The colours on the Encircled website come and go by seasons, and sometimes they come up as "pre-orders." It's worth signing up for their emails if you want to keep informed not only about sales and special events, but about which colours are coming up. They had a raspberry-coloured Cardi not too long ago, while I was still just thinking about whether or not I might eventually buy one; but those sold out, and I went for the green one instead. They always have their basic, top-selling colours available (like black and grey).

The Chrysalis Cardi comes in only two sizes, Petite and Regular, although most of their other clothing is traditionally sized.[UPDATE: they now have a plus-sized version too.] Although certain online friends (and one of my daughters) have referred to me as "tiny," I am, in fact, just under the height line for Regular. I decided to go with Petite because I was concerned about droopy dresses, and that worked out fine; but if you're just sort-of-petite like me, you might try a Regular for more ease on the other stylings (like the Cocoon Cardi).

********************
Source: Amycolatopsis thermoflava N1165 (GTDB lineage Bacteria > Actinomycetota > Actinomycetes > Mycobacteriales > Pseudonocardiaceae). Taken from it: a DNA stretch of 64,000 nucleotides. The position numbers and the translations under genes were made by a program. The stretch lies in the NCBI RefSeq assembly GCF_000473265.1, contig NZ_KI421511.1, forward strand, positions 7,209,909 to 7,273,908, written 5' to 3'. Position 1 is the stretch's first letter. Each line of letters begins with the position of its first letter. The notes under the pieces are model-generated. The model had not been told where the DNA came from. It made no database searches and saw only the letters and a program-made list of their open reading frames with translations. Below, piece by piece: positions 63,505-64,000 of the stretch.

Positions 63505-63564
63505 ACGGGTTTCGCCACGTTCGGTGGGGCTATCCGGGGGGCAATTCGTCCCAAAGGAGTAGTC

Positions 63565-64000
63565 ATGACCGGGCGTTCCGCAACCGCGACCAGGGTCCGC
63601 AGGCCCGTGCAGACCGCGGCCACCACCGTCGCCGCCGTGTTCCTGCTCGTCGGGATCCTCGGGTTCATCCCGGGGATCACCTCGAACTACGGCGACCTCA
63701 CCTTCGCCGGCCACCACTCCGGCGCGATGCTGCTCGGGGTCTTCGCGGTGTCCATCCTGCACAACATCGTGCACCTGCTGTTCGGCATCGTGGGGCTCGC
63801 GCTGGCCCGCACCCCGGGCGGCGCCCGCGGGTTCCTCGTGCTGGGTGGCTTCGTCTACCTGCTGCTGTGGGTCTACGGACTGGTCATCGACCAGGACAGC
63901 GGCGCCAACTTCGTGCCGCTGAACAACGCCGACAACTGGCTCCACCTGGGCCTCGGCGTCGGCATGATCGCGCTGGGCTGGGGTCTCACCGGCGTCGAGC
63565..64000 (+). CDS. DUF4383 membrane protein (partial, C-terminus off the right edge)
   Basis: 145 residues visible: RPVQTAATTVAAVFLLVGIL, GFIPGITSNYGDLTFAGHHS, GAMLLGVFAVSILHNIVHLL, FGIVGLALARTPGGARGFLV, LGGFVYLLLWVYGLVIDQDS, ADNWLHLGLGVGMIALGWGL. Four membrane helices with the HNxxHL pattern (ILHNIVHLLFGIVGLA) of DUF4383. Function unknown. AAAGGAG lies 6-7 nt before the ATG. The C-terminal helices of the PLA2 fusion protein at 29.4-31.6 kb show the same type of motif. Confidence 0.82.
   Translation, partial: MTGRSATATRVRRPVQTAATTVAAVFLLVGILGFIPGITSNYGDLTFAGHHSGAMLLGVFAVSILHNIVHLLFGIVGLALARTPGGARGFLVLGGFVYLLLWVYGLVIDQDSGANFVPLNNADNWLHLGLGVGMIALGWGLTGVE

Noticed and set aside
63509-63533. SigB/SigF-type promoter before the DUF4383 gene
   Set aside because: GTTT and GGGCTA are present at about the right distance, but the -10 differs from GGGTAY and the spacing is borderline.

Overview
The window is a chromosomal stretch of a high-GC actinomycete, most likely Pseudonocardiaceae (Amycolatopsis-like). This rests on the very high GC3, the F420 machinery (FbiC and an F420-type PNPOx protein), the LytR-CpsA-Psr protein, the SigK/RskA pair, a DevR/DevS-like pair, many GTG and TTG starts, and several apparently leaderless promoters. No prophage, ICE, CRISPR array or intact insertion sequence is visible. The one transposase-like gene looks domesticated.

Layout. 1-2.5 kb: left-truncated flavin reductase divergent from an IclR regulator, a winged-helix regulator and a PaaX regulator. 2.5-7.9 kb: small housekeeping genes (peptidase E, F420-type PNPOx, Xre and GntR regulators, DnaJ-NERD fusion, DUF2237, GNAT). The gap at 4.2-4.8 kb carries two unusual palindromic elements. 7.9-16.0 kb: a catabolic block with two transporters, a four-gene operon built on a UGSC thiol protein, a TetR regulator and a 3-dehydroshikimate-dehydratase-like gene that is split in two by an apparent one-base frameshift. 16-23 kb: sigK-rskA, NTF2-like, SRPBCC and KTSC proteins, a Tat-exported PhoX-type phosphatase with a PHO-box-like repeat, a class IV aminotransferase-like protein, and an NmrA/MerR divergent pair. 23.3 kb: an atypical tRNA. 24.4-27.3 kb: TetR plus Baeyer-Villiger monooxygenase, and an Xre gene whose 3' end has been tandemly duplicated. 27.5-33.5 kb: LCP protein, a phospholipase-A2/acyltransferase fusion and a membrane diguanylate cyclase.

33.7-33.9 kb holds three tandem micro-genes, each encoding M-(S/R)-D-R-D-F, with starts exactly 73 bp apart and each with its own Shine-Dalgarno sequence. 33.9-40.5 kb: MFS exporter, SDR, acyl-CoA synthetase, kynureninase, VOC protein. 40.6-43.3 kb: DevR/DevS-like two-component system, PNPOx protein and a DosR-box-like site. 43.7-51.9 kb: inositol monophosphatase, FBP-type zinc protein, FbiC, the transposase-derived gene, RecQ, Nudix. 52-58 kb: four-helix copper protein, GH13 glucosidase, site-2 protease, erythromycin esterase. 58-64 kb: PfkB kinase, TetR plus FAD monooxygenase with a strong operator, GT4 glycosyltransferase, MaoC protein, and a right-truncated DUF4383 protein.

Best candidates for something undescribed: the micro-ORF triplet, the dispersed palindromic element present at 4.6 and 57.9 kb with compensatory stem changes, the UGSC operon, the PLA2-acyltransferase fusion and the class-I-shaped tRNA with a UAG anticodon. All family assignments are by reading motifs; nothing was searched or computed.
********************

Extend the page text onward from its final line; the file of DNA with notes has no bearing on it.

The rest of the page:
Am I happy with this? Yes, definitely, which is why I'm posting this relatively rare product review. Is it as much of a bargain as buying a couple of dresses and scarves at the thrift store? Why would I go and spend that much money on one piece of clothing? Well, as I said, I had planned to buy a special dress anyway, and I liked the style(s) of dresses that the Cardi turned into. I liked the extra possibilities of the scarf. I liked the pretty colour and soft fabric. I liked that the Encircled company is Canadian and responsible and all the rest of it. Is it worth saving up some money to support small companies, when they make good products? I think so.

Disclaimer: I was not asked to write this review, or compensated in any way for writing it. All opinions are my own.

Quote for the Day: Stick with Words

"Modern society keeps drifting away from words, relying instead on images and graphics. There’s even an emoji Bible that translates verses into emoticons ( I won’t make that shift. I’m sticking with words."
Philip Yancey, "Why I Write"

Saturday, June 18, 2016